The grant will fund a study on chronic pain after traumatic brain injury in collaboration with the University of Washington and eight other Traumatic Brain Injury Model Systems funded institutions.
Craig Hospital, a world-renowned rehabilitation hospital for people with spinal cord and/or brain injuries, has been awarded a $3 million research grant from the National Institute on Disability, Independent Living, and Rehabilitation Research (NIDILRR).
The project, titled “Characterization and Treatment of Chronic Pain after Moderate to Severe Traumatic Brain Injury,” will leverage an existing successful research network – the Traumatic Brain Injury Model Systems (TBIMS) – to determine chronic pain classification, prevalence, location, duration, and associations with demographic, injury severity, current level of functioning and comorbidities in participants followed in 10 centers participating in the NIDILRR and Department of Veterans Affairs TBIMS databases. The study will be led by two investigators at Craig Hospital, Dr. Cindy Harrison-Felix and Dr. Kimberley Monden, and one investigator at the University of Washington, Dr. Jeanne Hoffman. The study also involves a partnership with the Rehabilitation Outcomes Research Section at the James A. Haley VA Hospital in Tampa, Florida.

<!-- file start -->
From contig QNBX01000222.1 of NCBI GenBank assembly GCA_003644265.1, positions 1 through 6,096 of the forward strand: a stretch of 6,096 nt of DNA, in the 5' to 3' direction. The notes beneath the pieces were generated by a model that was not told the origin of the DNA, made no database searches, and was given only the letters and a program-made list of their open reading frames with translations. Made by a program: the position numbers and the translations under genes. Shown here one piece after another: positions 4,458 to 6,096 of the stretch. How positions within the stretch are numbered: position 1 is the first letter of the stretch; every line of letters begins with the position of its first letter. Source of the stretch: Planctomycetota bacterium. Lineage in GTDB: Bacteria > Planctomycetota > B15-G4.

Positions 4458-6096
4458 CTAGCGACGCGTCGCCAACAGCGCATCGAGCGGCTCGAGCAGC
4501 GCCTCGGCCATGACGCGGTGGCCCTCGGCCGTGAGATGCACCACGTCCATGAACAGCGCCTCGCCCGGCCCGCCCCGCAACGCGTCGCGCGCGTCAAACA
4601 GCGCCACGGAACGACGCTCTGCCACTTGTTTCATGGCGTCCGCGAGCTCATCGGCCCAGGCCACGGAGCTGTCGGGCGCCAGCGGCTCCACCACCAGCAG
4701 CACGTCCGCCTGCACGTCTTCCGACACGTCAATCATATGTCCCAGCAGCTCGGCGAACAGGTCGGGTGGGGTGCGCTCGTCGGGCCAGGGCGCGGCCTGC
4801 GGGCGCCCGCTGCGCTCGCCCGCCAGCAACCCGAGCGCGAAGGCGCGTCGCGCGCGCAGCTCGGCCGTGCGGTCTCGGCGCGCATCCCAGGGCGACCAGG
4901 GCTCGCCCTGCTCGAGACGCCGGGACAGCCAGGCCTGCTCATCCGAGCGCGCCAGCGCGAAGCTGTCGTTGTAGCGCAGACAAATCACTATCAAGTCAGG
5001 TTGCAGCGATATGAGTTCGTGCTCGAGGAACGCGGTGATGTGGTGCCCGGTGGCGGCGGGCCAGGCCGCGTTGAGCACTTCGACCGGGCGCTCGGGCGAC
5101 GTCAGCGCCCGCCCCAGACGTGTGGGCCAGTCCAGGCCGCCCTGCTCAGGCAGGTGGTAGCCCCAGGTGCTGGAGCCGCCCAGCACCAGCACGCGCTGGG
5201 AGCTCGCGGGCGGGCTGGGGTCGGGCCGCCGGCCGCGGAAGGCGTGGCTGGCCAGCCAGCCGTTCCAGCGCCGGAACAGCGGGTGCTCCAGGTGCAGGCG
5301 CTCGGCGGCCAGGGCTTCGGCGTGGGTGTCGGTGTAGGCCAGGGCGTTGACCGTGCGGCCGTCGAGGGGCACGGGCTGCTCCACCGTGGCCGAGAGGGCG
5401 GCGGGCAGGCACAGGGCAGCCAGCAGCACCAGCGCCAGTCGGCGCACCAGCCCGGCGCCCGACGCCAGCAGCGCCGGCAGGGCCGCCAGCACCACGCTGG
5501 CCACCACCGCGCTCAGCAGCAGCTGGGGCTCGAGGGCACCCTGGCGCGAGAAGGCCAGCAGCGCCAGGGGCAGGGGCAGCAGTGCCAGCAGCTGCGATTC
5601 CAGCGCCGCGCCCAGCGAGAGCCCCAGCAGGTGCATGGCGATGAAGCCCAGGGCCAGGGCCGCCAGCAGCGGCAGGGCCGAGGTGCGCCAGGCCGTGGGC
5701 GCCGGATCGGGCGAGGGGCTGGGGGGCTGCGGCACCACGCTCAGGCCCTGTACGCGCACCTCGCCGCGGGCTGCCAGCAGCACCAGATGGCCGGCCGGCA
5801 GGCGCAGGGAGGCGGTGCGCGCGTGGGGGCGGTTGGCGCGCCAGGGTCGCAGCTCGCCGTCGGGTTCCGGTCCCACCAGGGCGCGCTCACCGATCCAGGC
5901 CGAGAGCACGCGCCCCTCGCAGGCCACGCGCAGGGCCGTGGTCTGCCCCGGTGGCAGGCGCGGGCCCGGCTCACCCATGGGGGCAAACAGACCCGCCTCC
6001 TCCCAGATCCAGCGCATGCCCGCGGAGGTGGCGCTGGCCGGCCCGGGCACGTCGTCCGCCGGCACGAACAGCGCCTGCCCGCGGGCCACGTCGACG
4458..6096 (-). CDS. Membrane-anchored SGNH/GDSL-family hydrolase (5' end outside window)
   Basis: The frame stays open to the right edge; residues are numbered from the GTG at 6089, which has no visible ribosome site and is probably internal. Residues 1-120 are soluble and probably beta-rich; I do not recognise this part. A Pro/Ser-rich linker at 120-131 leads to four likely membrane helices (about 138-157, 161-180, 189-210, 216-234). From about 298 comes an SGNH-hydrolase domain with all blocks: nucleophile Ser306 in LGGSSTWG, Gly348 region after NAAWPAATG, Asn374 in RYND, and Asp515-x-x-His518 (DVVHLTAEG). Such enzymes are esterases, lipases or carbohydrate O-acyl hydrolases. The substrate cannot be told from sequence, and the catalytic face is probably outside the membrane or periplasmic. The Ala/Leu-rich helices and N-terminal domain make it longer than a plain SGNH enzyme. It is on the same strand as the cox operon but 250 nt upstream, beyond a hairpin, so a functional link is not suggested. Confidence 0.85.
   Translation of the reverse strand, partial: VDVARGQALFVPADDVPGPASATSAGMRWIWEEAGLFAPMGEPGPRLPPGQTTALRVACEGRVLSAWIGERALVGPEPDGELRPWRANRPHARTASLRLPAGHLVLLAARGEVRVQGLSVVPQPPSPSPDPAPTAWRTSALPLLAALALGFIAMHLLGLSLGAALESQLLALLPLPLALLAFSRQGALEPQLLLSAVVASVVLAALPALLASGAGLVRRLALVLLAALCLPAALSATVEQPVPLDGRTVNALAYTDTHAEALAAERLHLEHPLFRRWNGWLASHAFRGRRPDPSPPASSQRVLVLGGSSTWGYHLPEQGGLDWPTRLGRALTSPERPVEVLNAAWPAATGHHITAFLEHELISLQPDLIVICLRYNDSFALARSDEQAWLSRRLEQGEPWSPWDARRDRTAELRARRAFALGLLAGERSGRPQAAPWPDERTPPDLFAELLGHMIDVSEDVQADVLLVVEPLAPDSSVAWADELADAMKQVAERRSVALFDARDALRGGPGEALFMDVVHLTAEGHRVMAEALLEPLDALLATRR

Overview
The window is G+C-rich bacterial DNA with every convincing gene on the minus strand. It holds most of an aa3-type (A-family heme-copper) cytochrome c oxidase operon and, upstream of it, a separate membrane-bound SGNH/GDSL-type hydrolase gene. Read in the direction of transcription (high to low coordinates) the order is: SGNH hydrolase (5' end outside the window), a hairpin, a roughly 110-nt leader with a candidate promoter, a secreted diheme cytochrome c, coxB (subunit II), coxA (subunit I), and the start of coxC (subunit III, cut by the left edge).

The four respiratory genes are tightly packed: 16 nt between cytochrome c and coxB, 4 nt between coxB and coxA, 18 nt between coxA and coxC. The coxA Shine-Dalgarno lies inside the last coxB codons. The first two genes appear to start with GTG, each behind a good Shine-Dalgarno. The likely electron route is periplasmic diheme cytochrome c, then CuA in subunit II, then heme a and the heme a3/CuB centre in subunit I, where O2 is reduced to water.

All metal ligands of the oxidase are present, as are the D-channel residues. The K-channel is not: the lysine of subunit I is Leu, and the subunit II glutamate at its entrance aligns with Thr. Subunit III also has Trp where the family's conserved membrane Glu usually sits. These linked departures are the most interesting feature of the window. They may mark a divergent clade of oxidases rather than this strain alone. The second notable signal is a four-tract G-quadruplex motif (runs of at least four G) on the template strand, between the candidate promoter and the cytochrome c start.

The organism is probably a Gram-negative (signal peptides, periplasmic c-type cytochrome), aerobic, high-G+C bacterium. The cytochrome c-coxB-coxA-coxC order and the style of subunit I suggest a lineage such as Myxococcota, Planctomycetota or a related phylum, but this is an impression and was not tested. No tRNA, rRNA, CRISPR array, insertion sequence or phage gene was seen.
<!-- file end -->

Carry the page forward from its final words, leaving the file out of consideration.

Results from this study will provide a more detailed picture of the problem of chronic pain after TBI by examining the types of pain that occur after TBI as well as the frequency of comorbid conditions. Identifying extreme phenotypes, such as demographic, individual and treatment factors associated with those who have chronic pain but have minimal interference compared to those who are significantly impacted by pain, will allow researchers to identify treatment targets and advance a personalized medicine approach to treatment.
Researchers will produce educational materials on chronic pain and pain treatment to benefit patients, family members, clinicians and policymakers. Data from this study will have a direct impact on clinical practice, informing future work and promoting understanding of constituent factors in extreme phenotypes.